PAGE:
The human and financial costs of cancer are staggering, and now California’s voters are being given a chance to fight back by approving a new tax of $ 1 per pack of cigarettes. If the new tax is approved, most of the money generated would be used to fund cancer research. The proposed new tax will be voted on in June during primary voting – the tax is embodied in Proposition 29.
The tax is plainly a good idea, especially when one considers the enormous costs of cancer. For the globe, annual direct and indirect costs of cancer are estimated at $1.5 trillion, annually, as described before on this blog. And, the numbers for the US alone are staggering, as described in a press release from the NIH. "Based on growth and aging of the U.S. population, medical expenditures for cancer in the year 2020 are projected to reach at least $158 billion (in 2010 dollars) – an increase of 27 percent over 2010, according to a National Institutes of Health analysis. If newly developed tools for cancer diagnosis, treatment, and follow-up continue to be more expensive, medical expenditures for cancer could reach as high as $207 billion, said the researchers from the National Cancer Institute (NCI), part of the NIH. The analysis appears online, Jan. 12, 2011, in the Journal of the National Cancer Institute."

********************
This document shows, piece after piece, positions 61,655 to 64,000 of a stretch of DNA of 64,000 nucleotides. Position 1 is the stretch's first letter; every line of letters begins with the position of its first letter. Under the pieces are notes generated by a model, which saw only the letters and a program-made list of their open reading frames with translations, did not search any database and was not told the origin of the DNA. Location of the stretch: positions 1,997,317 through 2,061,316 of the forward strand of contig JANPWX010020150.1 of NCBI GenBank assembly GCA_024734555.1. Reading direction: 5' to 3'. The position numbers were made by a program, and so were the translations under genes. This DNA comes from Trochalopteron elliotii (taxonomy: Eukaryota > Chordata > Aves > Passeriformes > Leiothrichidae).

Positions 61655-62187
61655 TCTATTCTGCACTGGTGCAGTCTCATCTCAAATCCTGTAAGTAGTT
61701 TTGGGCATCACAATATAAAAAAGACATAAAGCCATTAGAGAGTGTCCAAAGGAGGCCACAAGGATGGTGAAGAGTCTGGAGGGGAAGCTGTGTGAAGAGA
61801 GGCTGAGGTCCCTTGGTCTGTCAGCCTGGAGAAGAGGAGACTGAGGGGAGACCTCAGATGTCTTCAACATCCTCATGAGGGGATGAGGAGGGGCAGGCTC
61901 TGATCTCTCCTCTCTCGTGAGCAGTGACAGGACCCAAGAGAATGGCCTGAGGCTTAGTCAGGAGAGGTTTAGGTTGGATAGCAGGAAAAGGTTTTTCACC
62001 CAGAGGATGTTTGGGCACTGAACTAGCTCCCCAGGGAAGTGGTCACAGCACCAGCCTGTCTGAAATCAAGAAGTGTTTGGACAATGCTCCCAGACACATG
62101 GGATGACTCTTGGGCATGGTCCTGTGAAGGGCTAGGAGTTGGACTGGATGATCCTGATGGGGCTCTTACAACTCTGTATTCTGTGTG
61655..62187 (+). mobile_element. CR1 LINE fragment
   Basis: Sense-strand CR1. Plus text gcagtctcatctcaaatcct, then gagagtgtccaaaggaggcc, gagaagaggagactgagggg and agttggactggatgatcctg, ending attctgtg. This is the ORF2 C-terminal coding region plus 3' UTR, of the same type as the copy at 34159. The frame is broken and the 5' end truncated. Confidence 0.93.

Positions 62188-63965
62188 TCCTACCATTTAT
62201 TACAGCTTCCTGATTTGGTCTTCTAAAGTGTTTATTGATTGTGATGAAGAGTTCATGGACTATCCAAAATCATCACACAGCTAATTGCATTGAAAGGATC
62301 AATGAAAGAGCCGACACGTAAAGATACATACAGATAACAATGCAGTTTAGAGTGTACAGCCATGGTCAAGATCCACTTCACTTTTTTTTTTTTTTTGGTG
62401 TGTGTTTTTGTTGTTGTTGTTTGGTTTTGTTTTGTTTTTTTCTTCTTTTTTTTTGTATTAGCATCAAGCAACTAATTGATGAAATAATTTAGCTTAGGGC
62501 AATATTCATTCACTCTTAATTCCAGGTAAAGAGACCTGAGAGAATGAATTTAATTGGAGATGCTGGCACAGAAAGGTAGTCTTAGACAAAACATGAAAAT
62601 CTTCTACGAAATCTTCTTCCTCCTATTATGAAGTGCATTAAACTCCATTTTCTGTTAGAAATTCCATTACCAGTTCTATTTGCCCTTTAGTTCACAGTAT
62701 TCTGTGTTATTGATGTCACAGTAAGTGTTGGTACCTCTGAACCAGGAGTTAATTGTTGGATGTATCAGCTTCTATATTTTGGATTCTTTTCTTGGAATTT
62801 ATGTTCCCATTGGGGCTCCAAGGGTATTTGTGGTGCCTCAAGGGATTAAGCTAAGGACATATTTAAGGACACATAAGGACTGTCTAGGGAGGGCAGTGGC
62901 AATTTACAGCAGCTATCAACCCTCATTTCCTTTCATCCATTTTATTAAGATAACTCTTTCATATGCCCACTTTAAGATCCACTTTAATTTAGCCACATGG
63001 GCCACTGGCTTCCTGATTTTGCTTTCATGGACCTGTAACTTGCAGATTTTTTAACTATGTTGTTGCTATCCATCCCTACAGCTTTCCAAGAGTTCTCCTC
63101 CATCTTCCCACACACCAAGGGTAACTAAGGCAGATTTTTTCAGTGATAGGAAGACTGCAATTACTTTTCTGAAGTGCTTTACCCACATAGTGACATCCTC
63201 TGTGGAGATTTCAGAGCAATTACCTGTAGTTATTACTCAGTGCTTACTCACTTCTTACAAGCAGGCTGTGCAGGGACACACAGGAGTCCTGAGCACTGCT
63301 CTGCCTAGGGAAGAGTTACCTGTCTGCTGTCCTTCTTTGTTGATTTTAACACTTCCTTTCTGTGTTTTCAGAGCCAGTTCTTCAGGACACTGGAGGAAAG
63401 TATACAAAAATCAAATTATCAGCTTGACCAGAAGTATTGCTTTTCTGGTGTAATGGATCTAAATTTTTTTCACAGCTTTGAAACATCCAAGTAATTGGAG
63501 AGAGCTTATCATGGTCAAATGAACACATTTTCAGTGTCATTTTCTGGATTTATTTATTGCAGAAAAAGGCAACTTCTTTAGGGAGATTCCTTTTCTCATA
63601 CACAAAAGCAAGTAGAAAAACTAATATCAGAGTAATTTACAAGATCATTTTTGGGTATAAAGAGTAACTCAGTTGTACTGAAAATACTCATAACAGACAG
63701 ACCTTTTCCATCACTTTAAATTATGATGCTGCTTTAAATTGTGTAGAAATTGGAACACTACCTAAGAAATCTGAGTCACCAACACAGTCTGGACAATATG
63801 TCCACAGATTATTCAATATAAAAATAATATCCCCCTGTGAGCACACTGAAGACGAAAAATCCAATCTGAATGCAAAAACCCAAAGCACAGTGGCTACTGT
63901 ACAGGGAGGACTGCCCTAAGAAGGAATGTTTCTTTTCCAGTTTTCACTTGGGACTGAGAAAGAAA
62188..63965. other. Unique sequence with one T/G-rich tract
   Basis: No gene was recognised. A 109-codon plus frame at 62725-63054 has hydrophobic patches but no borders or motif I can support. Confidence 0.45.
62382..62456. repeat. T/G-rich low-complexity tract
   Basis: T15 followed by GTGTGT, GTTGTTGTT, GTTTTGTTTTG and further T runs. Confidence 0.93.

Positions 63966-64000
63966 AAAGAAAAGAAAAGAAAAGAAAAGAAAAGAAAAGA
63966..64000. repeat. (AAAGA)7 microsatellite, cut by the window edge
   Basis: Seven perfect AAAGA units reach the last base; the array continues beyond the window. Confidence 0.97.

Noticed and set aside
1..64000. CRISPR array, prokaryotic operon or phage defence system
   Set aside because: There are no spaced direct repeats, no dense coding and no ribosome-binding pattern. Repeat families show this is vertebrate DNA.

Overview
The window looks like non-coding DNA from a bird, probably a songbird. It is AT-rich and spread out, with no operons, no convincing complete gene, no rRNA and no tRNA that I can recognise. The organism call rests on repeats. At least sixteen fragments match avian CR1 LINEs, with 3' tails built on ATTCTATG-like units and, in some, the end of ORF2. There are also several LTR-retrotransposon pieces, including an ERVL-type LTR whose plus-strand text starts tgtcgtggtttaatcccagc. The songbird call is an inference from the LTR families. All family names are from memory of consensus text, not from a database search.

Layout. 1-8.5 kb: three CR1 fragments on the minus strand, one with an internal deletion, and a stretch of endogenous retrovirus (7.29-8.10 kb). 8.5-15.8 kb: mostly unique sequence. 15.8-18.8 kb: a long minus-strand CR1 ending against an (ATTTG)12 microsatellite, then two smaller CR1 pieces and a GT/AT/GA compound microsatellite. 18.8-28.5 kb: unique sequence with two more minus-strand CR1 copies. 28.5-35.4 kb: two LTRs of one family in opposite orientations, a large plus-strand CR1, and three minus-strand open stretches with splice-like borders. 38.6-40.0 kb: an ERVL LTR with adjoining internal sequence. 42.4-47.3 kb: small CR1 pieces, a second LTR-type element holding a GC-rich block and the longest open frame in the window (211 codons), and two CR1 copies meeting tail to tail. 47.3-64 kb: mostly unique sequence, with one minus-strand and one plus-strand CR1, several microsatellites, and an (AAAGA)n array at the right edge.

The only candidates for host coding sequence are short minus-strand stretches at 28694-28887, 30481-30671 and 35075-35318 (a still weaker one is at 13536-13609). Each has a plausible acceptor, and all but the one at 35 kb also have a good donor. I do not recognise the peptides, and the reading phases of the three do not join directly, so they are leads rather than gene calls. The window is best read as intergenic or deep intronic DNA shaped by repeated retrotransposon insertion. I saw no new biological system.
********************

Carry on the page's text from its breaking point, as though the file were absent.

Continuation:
Set out below are key excerpts from a new Science magazine article on Proposition 29: